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Finance Minister Jim Flaherty, left, is congratulated by Prime Minister Stephen Harper on Tuesday after delivering the government's budget speech. (Sean Kilpatrick/Sean Kilpatrick/The Canadian Press)
Finance Minister Jim Flaherty, left, is congratulated by Prime Minister Stephen Harper on Tuesday after delivering the government's budget speech. (Sean Kilpatrick/Sean Kilpatrick/The Canadian Press)

Economy Lab

Budget's hidden math adds up to big cuts down the road Add to ...

Armine Yalnizyan is a senior economist with the Canadian Centre for Policy Alternatives



There was much to distract the eye in the latest federal budget, but the thing that caught my attention was the long-term fiscal plan: It looked like déjà vu all over again.

The fiscal plan laid out by Stephen Harper's government envisions a surplus budget by 2015-16 and gets there primarily by cutting federal program spending. As a share of GDP it falls dramatically, from 16 per cent in 2009-10 to 12.9 per cent in 2015-16.

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The only other time this has happened in Canada's economic history - except for demobilizing the economy after the Second World War - was when former Finance Minister Paul Martin tabled his infamous 1995 budget, a budget that recast fiscal federalism and retrenched the welfare state.

Mr. Martin's fiscal plan relied on highly contested cuts to shrink federal spending from 16 per cent of GDP in 1994-95 to 12.7 per cent in 1998-99 - almost identical to what the Harper budget is now proposing. It fell further, to 12.1 per cent by 2000, largely because of extraordinary growth in the economy.

The difference between then and now is that: a) Mr. Harper has not laid out which public programs, specifically, will be cut; b) a tumultuous and fragile global economic context means the robust economic growth that Martin's budget bottom line enjoyed in the late 1990s is not likely in the cards for the next few years; and c) the Budget Plan itself makes clear the government forecast underestimates the scale of cutbacks to come - which means an even bigger poison pill is on the way.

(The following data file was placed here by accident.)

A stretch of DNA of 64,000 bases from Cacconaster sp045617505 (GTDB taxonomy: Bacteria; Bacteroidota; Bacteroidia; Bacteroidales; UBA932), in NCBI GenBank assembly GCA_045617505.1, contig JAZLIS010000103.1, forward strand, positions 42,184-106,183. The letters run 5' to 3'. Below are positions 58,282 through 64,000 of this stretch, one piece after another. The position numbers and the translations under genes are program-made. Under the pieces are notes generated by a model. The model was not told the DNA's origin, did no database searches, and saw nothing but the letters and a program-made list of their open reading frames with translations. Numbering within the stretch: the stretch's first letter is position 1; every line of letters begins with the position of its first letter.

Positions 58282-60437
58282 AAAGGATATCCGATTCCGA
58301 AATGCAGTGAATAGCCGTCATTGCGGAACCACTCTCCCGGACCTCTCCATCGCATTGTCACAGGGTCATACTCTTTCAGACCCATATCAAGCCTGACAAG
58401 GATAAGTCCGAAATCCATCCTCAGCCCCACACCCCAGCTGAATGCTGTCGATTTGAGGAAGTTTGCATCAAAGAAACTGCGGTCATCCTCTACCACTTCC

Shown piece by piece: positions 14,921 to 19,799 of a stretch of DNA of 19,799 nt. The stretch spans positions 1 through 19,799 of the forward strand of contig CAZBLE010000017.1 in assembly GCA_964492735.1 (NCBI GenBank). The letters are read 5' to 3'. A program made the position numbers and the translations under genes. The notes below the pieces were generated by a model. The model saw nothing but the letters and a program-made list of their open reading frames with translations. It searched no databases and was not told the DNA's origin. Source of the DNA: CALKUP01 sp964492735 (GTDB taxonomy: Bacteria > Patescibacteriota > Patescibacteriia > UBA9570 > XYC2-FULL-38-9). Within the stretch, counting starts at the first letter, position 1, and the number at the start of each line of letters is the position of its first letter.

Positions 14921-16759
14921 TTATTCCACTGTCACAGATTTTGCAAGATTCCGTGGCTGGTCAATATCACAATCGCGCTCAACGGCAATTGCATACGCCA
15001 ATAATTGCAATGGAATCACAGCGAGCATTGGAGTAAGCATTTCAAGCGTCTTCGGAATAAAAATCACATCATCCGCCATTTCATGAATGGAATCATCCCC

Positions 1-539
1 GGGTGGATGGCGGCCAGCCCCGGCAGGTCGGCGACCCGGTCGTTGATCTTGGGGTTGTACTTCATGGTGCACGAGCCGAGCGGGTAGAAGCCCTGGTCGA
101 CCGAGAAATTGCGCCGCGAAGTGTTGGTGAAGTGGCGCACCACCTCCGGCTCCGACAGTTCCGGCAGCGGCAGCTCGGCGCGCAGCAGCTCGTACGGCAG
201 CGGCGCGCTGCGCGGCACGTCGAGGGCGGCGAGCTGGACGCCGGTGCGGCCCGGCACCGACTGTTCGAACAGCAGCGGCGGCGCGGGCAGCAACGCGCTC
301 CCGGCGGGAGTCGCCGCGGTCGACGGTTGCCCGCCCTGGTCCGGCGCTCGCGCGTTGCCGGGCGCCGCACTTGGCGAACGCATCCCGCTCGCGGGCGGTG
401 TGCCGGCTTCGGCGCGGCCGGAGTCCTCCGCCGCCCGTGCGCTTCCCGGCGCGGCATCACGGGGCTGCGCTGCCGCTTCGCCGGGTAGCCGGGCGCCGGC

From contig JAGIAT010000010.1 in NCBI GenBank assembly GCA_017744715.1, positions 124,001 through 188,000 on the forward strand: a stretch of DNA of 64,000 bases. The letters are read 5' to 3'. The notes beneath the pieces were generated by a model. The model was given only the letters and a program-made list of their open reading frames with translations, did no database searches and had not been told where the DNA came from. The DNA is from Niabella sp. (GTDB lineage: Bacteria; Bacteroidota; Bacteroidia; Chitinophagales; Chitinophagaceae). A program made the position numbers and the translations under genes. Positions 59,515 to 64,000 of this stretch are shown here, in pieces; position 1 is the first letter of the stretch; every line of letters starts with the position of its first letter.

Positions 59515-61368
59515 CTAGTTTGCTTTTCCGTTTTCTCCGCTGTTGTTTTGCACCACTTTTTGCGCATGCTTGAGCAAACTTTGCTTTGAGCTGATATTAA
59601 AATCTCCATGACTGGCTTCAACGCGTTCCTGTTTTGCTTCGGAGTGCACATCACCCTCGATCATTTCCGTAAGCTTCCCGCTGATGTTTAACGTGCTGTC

That last point is an important consideration, since Canada seems headed for an election. There are two things to look out for.

First, officials in the budget lockup clarified that transfers to the provinces and territories for health care and social programs in the spending outlook for 2015-16 rely on a stay-the-course assumption. But the health accord runs out in 2013-14, when the cash transfer reaches $30.3-billion, and the Conservatives have already made clear they will not continue to automatically increase the transfer by 6 per cent a year. How much will be saved by slowing down how much gets sent to the provinces and territories?

Secondly, the government's Strategic Program Review provides over $6-billion in spending reductions over the next few years, but the budget plan announced a new review process that will cut at least another $11-billion in departmental spending, overall, in the same period. These amounts are not included in the spending outlook.

The process for attaining these cuts is more centralized and politicized than Strategic Review, taking place under the guidance of soon to be announced sub-committee of the Cabinet (with external experts to be appointed by the Prime Minister in the near future).

Given Mr. Harper's costly commitment to increasing Canada's military might, putting more people behind bars for longer, and cutting taxes further, there are dramatic spending cuts on the horizon for many federal programs, particularly social programs - it's the only way he'll be able to pay for his priorities.

Therein lies the poison pill.

If this budget plan is really the Conservative election platform, it's a plan worthy of debate.



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